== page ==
Cookies Policy

This site uses cookies. By continuing to browse the site you are agreeing to our use of cookies.

I accept this policy

Find out more here

Acquisition and development of stone handling behavior in infant Japanese macaques

No metrics data to plot.
The attempt to load metrics for this article has failed.
The attempt to plot a graph for these metrics has failed.
The full text of this article is not currently available.

Brill’s MyBook program is exclusively available on BrillOnline Books and Journals. Students and scholars affiliated with an institution that has purchased a Brill E-Book on the BrillOnline platform automatically have access to the MyBook option for the title(s) acquired by the Library. Brill MyBook is a print-on-demand paperback copy which is sold at a favorably uniform low price.

Access this article

+ Tax (if applicable)
Add to Favorites
You must be logged in to use this functionality

image of Behaviour

In this study we systematically investigate the mode of acquisition and the developmental process of stone handling, a form of solitary object play, in a captive troop of Japanese macaques (Macaca fuscata) housed in an outdoor enclosure at the Kyoto University Primate Research Institute, Japan. This study was conducted to evaluate two alternative hypotheses regarding the mode of acquisition of stone handling in infants: (1) environmental stimuli (availability of and exposure to stones) and (2) social stimuli (exposure to stone handling individuals). Early exposure to stones in the environment had no significant effect on when infants acquired the behavior. No significant correlations were recognized between the age of stone handling acquisition and number of stones encountered per hour from birth to acquisition, or the time spent in a specific area of the enclosure as a function of the number of available stones therein. However, being exposed to a stone handling model(s) was a social stimulus that had an effect on the age of acquisition, with a significant negative correlation between a mother's stone handling frequency and the age of acquisition by her infant. Infants of non-stone handling mothers acquired the behavior much later than others. Infant peers who acquired stone handling earlier played no significant role as stone handling models. Of the factors tested here, the timing of acquisition depended mainly on the level of proximity to a demonstrator and the frequency at which those available demonstrators performed the behavior.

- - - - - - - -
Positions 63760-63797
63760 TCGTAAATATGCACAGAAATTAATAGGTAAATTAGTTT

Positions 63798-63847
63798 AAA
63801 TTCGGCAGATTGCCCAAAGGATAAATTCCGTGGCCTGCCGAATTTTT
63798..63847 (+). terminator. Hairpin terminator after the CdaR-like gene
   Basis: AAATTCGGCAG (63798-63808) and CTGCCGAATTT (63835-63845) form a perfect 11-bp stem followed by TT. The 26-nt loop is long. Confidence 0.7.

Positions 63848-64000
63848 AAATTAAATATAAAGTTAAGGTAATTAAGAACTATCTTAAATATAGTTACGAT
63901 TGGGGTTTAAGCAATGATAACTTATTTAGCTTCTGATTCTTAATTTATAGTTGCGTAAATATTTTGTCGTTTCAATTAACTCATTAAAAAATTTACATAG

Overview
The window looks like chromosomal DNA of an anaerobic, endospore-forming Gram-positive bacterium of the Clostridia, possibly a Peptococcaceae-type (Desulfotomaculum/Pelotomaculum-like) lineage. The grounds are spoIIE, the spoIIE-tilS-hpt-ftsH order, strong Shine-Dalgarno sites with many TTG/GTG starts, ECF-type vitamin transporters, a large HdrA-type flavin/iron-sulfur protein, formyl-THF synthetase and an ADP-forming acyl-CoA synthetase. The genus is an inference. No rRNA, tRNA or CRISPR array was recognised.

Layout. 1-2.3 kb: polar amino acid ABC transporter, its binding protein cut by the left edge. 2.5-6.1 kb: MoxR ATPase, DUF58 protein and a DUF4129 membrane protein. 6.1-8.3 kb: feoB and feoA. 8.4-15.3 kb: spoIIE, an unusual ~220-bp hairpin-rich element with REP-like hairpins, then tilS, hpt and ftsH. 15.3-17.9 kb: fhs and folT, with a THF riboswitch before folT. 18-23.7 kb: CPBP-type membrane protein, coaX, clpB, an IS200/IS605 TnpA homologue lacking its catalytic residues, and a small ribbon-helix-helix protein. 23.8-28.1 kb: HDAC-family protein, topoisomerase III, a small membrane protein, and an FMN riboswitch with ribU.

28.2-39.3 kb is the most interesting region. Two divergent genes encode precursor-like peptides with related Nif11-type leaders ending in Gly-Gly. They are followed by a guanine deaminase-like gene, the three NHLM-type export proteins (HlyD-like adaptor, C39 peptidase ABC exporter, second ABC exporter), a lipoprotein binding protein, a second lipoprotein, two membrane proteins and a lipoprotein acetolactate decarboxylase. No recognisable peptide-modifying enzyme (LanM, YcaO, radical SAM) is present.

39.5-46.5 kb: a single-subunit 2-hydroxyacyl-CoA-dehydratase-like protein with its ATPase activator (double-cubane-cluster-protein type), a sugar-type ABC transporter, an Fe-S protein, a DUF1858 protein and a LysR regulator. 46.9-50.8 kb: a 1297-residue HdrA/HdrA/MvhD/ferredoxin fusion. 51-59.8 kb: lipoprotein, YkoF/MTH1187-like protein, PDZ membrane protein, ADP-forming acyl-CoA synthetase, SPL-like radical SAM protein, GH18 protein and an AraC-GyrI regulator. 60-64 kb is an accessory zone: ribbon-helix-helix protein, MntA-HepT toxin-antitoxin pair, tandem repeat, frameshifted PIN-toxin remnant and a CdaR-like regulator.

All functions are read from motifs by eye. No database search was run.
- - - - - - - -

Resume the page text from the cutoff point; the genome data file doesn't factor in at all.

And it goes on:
Affiliations: 1: Section of Ecology, Department of Ecology and Social Behavior, Primate Research Institute, Kyoto University, 41-2 Kanrin, Inuyama, Aichi 484-8506, Japan


Full text loading...


Data & Media loading...

Article metrics loading...



Can't access your account?
  • Tools

  • Add to Favorites
  • Printable version
  • Email this page
  • Subscribe to ToC alert
  • Get permissions
  • Recommend to your library

    You must fill out fields marked with: *

    Librarian details
    Your details
    Why are you recommending this title?
    Select reason:
    Behaviour — Recommend this title to your library
  • Export citations
  • Key

  • Full access
  • Open Access
  • Partial/No accessInformation